Friday, June 4, 2010

Pink Slip for Wheat Penny

My friend Betty is a contract worker. Like many, she is simply thankful for a job in this economy, even with the idiotic dysfunctionality that can come with the work. She does a fine job and she attended one of my Certified Scrum Master classes a few months back.

Betty, my friend, Wes, and I were talking about some of the absurd things companies do to enforce "rules" and while enforcement (and the rules themselves) often venture into the ridiculous, one instance she recalled caused us to laugh pretty well. She told us she received a pink slip for having a penny in the drawer of her desk. Wes and I gazed at her in disbelief. "Let me explain," she offered. By all means, we said.

It seems that a company she worked for had a rule (called a policy in company speak) that prohibited employees from leaving money in the unlocked middle drawer of their desks. Through some fortune, Betty had come across of "wheat penny" (produced circa 1909 to 1958) and intended to save it for one of her nieces. So, she put it in the middle drawer for "safe keeping." Bad timing; one of her company support people (we used to call them secretaries) did a "desk inspection" where they surreptitiously check to see if desk drawers are locked, that no contraband is in them, and that, heaven forebid, no money is in that unlocked middle drawer, which would surely tempt the local thieving office gremlin. But, lo and behold, there was that wheat penny - right up front and center - for all the world to see!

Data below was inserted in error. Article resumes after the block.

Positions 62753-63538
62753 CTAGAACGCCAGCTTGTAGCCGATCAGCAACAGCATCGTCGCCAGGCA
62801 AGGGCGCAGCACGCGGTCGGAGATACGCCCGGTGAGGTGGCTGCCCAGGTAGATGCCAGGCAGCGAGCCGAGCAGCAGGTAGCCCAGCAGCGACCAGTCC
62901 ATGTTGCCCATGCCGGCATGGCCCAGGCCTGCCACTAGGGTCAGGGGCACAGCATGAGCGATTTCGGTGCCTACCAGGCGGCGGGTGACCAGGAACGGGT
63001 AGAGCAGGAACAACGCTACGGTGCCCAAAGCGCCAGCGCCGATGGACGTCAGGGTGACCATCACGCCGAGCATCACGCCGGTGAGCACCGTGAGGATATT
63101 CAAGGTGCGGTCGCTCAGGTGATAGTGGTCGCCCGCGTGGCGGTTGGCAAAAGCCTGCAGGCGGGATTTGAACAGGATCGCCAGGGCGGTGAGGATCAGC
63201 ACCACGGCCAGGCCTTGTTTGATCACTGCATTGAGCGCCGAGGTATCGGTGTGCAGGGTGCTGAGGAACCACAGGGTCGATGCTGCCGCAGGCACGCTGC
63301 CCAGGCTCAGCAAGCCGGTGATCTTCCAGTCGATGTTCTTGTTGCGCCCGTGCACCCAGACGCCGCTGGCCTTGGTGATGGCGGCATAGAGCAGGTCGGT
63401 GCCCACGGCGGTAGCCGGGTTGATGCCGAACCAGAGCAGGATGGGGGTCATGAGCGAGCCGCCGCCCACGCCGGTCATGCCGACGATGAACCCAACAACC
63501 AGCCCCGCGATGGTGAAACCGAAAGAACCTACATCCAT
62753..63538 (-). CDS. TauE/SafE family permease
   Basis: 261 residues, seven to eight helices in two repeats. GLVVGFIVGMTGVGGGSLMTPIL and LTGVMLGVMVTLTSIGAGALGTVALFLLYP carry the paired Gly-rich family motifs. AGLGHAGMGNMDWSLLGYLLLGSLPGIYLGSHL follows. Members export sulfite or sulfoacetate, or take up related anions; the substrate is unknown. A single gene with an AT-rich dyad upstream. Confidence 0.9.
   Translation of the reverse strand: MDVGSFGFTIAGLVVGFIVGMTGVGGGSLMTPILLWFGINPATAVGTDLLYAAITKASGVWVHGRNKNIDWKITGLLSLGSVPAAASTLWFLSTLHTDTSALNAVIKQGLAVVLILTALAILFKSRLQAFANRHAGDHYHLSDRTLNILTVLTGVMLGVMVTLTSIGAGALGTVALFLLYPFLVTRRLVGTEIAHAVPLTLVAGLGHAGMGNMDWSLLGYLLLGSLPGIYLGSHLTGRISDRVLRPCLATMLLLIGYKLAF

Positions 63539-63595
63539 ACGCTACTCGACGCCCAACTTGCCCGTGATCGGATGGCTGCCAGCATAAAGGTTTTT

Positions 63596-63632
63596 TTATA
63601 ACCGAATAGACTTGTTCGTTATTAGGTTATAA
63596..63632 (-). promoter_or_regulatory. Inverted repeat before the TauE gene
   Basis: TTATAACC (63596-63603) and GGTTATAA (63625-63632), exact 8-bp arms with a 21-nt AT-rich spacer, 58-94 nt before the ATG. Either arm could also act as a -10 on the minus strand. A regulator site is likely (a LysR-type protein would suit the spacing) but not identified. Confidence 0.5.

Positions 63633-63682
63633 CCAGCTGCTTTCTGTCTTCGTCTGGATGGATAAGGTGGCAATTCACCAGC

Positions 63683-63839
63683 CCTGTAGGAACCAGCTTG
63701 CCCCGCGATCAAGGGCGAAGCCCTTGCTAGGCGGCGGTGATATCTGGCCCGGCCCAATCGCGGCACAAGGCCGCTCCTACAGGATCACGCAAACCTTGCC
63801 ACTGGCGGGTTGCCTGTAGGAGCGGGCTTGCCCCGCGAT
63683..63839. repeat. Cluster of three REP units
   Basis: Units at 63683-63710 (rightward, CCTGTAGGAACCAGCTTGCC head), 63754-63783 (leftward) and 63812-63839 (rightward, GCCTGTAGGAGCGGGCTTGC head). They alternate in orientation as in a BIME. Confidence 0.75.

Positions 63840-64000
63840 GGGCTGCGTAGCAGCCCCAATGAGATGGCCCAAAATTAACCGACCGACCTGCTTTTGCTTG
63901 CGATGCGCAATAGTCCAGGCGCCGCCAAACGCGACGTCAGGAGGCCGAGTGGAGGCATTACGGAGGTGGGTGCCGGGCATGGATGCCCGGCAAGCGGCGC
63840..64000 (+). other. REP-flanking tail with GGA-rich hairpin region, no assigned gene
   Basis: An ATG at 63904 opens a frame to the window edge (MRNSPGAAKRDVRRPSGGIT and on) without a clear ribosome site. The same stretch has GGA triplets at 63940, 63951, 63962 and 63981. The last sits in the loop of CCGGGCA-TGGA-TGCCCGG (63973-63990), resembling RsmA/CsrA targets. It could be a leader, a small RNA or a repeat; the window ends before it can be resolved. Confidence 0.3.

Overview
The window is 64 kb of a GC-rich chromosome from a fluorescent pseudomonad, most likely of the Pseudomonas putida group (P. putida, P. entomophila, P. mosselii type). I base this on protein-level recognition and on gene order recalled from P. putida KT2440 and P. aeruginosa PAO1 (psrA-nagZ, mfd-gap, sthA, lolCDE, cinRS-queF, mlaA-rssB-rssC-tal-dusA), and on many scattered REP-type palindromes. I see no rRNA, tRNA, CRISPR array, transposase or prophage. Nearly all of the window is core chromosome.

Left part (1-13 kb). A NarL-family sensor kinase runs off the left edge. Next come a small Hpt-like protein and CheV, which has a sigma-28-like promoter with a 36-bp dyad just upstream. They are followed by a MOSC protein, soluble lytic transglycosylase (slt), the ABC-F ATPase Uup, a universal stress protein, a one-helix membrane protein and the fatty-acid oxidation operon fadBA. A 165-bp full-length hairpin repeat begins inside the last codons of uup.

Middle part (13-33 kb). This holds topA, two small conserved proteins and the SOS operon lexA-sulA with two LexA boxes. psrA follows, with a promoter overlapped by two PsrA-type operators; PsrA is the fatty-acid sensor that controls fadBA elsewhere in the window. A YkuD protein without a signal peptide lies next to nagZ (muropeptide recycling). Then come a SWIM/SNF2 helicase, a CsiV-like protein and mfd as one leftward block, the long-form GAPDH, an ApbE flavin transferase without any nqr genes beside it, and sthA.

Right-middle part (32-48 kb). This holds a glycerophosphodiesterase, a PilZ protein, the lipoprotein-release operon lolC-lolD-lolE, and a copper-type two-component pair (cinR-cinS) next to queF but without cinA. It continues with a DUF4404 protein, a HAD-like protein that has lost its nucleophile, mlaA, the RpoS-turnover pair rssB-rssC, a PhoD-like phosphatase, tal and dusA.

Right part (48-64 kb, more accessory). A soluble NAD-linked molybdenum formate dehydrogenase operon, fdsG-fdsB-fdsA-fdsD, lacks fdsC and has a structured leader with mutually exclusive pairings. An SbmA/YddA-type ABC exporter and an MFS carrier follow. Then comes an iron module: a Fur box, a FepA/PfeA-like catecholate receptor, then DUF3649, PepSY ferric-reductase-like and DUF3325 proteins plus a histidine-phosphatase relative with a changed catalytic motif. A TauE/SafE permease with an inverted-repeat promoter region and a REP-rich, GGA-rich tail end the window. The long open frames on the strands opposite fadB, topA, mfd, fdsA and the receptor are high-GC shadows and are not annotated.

Well, for such a transgression, one receives a "pink slip" which Betty explained did not mean you were fired, but rather that you had violated (semi) sacred policy. Wes and I were extremely relieved. "How many of those pink slips can a person get before they get the other kind?" I asked curiously. "I don't know, thank goodness," she replied. "But if you accumulate 3 parking tickets in the company lots, you get to visit the head honcho in Chicago!"

"Wow, what a way to win a free trip to the big house in Chicago," I marveled. With that, we called it a week on a late Friday afternoon.

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